One business day is typical… unless it should be two days. Or one hour. Or same-day. See how to decide for your agency!
How fast should you respond to your agency’s clients?What’s normal for client response time? It depends… but here’s perspective on how to decide for your situation.
An agency owner asked me: “Do you have a recommended response-time guarantee for our clients? As we get busier, I want to make sure we keep industry best practices in mind.”
Keep in mind that you’ll need to adjust for your strategic goals, clients, and team. And you can use the new policy for new clients immediately, but it may take time to roll it out to existing clients.
Framing Things: Data Points
I don’t recommend guaranteeing response time, other than for agency work related to PR, website uptime, or crisis social media situations.
But you do want to have a policy, try creating one for regular situations and another for “expedite” emergency situations. For instance, my coaching email response-time policy is two business days. But when a client is having an emergency, I often pick up the phone and call them as soon as I’m available.
One of my clients has a 1-hour response time policy… but their agency is charging a minimum of $10,000/month for deadline-driven PR services.
Another client does dev for eCommerce sites. Their usual rate is $175/hour… but they charge $350/hour for emergency support. The first priority goes to clients with a support contract, and clients agree to pre-approve up to two hours of work when they make an emergency request. This is worth it to their clients, who are potentially losing thousands of dollars in revenue every hour their site is down—but it wouldn’t be worth it to most clients with non-eCommerce sites.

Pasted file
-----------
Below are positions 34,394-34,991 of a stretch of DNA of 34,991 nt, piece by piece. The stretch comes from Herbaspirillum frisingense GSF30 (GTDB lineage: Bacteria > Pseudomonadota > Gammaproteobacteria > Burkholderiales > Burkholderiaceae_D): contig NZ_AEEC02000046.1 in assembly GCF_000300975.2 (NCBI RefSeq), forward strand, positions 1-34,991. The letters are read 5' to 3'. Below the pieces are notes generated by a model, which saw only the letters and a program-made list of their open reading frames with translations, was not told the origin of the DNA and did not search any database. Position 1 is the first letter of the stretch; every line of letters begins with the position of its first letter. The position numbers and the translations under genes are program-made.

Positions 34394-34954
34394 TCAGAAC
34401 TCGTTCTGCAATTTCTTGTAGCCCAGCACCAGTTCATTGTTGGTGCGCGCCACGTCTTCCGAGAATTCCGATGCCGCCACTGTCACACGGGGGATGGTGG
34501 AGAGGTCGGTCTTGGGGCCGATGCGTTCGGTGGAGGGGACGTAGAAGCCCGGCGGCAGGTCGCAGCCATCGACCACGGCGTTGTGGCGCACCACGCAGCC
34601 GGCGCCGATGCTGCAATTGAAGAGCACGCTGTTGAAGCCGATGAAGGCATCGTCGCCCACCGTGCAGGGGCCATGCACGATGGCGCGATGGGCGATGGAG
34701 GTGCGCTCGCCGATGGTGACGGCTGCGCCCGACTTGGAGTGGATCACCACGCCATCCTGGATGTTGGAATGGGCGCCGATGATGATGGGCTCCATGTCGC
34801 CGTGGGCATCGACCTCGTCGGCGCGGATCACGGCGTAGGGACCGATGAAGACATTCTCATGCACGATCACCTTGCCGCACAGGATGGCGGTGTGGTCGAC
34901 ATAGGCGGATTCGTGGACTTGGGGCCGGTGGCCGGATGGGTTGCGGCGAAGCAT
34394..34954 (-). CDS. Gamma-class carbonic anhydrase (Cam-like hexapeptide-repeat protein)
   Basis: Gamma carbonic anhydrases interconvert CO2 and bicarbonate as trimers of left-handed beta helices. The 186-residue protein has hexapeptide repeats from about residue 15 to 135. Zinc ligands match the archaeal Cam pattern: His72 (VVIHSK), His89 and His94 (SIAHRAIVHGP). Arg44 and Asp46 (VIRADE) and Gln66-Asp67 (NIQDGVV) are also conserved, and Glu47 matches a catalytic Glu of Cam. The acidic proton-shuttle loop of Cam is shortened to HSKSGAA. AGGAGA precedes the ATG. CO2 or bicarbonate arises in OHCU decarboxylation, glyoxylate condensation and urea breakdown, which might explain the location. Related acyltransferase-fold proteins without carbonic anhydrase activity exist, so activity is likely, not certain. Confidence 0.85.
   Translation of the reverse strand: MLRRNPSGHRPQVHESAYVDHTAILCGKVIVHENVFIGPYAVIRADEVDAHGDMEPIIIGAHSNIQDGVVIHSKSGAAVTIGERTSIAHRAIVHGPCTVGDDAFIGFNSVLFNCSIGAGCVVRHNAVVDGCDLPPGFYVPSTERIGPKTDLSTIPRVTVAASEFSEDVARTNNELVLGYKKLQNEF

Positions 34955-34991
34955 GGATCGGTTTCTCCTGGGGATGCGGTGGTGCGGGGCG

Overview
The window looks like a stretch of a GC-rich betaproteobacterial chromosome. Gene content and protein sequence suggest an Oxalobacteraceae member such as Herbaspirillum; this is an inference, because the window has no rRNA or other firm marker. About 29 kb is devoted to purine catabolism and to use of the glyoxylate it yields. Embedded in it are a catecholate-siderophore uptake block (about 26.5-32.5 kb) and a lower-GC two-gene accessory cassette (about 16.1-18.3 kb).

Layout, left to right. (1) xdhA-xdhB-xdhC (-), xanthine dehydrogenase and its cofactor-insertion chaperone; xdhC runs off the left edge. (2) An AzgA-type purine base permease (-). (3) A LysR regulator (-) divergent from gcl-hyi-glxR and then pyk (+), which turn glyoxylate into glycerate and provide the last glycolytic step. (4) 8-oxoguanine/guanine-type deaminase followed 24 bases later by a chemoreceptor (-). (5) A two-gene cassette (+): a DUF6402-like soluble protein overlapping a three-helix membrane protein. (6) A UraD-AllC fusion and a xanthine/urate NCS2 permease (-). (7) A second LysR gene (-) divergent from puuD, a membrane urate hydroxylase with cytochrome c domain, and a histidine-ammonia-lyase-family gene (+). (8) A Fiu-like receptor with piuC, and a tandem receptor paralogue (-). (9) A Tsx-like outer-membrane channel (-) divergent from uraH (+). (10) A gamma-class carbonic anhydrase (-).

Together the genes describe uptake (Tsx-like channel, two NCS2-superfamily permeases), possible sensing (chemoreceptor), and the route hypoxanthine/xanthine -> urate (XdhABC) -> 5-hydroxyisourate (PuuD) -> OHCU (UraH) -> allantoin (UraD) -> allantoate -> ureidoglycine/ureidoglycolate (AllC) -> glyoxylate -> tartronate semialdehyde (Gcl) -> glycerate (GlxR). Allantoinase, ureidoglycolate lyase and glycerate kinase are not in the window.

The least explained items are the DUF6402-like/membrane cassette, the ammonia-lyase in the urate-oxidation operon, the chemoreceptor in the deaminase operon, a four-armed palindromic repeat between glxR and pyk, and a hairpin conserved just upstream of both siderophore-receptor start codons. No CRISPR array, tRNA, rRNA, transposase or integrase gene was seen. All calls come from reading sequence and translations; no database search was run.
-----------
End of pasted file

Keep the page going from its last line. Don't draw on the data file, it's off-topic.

Begin with the end in mind: What is the client experience you want to create, for the agency you want to be in the future? Make sure your policies reflect that… and that your team applies it consistently.
The great thing about policies is that you can choose to waive them when it makes sense—it’s in the same vein as “strategically free.” If there isn’t a policy, you don’t get the Warmth of “we’ve making an exception for you.”
Keep in mind—once you commit to a policy, you must meet it consistently. You should get your team’s buy-in on the policy before you tell clients. Why? Because this has implications for their work-life balance. For instance, it means they can’t go home until they’ve cleared the backlog of messages they need to respond to before COB.
Typically, an employee sending a “got this; will follow up tomorrow morning” note is fine. But their going home without acknowledging that message is not OK if it means missing a policy commitment. This also means consistently setting and updating “Out of Office” messages and voicemail greetings.
Best Practices: What’s Normal
Realistically, one business day is common. But you might anchor that with a slower “default” response time. For instance, your official response time might be two business days, but retainer clients get one business day. (The goal there is to create an incentive for people to sign a contract.)
For retainer clients, you might use one business day as a baseline, and then adjust from there. For instance, you could offer same-day responses for messages received by a certain point (noon, for instance).
For your turnaround target to apply, clients would need to follow a certain approach to get that timeline. For instance, they need to submit or post via your PM software, versus leaving a voicemail or sending a text. Some agencies have email aliases for clients to send requests to.
Either way, you’ll want an escalation option, typically with a higher price. (I suggest setting a high “retail price” for that, and then telling existing clients that you’re grandfathering them until X date.)
Be sure to think about being proactive, too—the ideal is that you reach out to the client before they reach out to you. If clients always have to reach out first, they’re going to wonder about the value you provide.
Weekly touchpoints with each active client are a good baseline, but a higher-paying clients could be more often. Find the approach that works for you.
Setting Your Agency’s Client Response Time Policy
I realize that’s a lot of background information—but the right answer depends on your agency’s strategic goals, team, and clients. There’s no “one size fits all” approach when it comes to client response time.
Question: What changes will you make to your client response time policy?